Nevertheless, The south was populated by thousands of descendants of unwanted inconveniences that had money… Populated by the children of royalty. Surplus from europe’s concubines or exiled spoiled brats wishing their own lands and servants, which they were not allowed to have without restrictions in the “formal courts” of Europe!
    With seemingly endless room in the New World, particularly in the French south. (dixie is the nickname for Dix which is French for the $10 bill what was the strongest currency in the Americas for a long time)

    Slavery did not end with the civil war. It merely became more creative in its way of enslavement. People in Europe were told that the “streets in America were paved with gold”, to entice them to a life of “indentured servitude” for the price of passage to America.
    When they got here, they found out they were lied to… The streets were not made of gold but of mud and they were expected to “pave” them.
    The industrialized north had many white slaves as the farming south…

    With modern work agreements, you can enter into “enslaving” your intellectual property, non-competitive clause’s, or non-disclosure. Severely limiting your freedoms of what you can work, say, or do for fear of being sued.
    Unfortunately this is the result of the dissolution of constitutional government “by the people”, being watered down and dissolved by “corporate government”, managed by administrative law, not elected officials.
    Here is an example of “corporate” planning the destruction of the normal for their own benefit;
    (Picture the world as an ant farm, these are the ones who tip it upside down and are shaking it)

    Wayne has it right, being born here does not make you a citizen. In fact no one in America is a citizen until they become of age. In the old days, you must pass a civics test, then turning 21 (18 now) meant becoming an independent adult, getting a Social Security number, the right to vote. Becoming a citizen!

    “–If you aren’t subject to the jurisdiction there of, you are not an American citizen”
    If another country own’s you, moving to America does not absolve that, you’re still under the jurisdiction of that country. And your children as well. They have every right to come here and retrieve their property (every country is different) against your will.

    I witnessed this firsthand when French officers showed up at a garage I worked at in 1984 to enlist (draft) a French citizen into the foreign Legion against his will. (American servicemen stationed in France had a baby with a French girl, and later married and returned to America where the child grew up…) He had to give up his French citizenship to avoid mandatory service.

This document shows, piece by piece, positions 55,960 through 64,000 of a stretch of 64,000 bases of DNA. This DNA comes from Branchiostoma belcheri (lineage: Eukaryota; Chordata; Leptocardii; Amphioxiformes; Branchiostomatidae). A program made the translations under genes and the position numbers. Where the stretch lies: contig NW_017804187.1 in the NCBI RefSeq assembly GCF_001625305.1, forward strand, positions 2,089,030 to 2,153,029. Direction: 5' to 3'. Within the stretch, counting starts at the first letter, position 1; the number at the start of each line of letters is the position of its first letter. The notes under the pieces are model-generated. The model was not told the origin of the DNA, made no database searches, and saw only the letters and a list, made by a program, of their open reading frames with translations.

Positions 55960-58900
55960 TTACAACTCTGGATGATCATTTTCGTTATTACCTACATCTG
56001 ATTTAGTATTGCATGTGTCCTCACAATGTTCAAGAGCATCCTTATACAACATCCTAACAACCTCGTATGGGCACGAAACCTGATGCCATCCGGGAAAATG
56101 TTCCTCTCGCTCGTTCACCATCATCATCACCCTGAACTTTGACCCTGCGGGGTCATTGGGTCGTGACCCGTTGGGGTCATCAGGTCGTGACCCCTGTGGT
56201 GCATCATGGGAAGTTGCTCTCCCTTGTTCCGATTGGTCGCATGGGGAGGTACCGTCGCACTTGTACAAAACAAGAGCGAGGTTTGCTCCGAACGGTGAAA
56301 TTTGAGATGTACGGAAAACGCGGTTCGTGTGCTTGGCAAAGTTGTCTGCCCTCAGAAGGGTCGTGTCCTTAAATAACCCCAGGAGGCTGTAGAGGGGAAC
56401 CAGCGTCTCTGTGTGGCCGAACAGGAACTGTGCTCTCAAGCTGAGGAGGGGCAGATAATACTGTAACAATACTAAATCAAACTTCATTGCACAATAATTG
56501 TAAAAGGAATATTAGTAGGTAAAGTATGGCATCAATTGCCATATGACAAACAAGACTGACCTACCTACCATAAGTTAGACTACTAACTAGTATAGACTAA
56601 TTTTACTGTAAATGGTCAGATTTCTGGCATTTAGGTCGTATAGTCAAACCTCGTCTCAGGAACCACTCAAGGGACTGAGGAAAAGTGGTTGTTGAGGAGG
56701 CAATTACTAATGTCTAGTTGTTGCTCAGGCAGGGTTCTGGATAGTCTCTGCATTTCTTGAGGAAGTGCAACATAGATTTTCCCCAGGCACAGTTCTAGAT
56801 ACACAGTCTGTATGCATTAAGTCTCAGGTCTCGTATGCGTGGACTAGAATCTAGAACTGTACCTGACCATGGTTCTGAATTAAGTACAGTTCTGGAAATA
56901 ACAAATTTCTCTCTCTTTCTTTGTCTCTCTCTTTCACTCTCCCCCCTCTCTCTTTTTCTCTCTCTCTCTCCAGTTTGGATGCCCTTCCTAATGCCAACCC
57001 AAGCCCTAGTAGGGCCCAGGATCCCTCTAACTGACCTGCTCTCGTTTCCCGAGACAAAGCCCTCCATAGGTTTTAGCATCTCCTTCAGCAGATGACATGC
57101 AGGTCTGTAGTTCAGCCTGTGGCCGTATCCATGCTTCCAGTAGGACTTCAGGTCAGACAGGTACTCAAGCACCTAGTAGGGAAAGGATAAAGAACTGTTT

As a final note, much of our political system was based upon a system never seen before in any European land… Used by the American Indians. The tribe would agree by the consent of the governed who their leaders were. (it was not done necessarily by birthright) The leaders could be taken down in the same way. Any member of the tribe who disagreed, had freedom to leave with no penalties. Many of our words in government come from native American language as there was no similar word in the English language. Chief, caucus, and others…

  • It seems to me that it would useful for everyone in this discussion of slavery in the British colonies to read my book, Conscious Choice. Though many of the statements defending the Founding Fathers are roughly right, the history of slavery in the southern colonies leading up their actions is important to know. Questioner above all needs this education, because he apparently comes at the problem thinking the South represented all of British America. It did not.

  • Andi

    When I see a form that asks for race, I am very tempted to put down something like “50-yard dash”

  • Questioner … you asked, which political force is overseeing the implementation of the process? And where do these process owners get their legitimacy from?

    As Edward described, the political forces that oversee the process derive their legitimacy from “the consent of the governed”, as the Declaration of Independence states as a fundamental principle underlying legitimate governance. But even then, that legitimacy is bounded by the principle immediately preceding that phrase: “deriving their JUST powers”. As in, powers that are consistent with the objective of legitimate governance stated in that same sentence: TO SECURE THESE RIGHTS … and not to be granted to government if they work against that objective, even if the majority desires their implementation.

    “Forces” being the operative term … for our government is configured as a set of multiple jurisdictions, each with limited scope and power, that our Constitution puts into a quasi-competitive relationship with each other.

    Our Federal government is divided into three co-equal branches – Executive, Legislative, Judicial – that often have conflicting ideas/interests. The Legislative Branch is further is divided into two distinct groups, both of whom must approve any new laws. The House of Representatives is designed to reflect the will of the people by its seats being apportioned on the basis of state population; the Senate was originally designed to give an equal voice to each state government (which the Seventeenth Amendment weakened to some degree, by mandating the direct election of senators by the citizens of their state).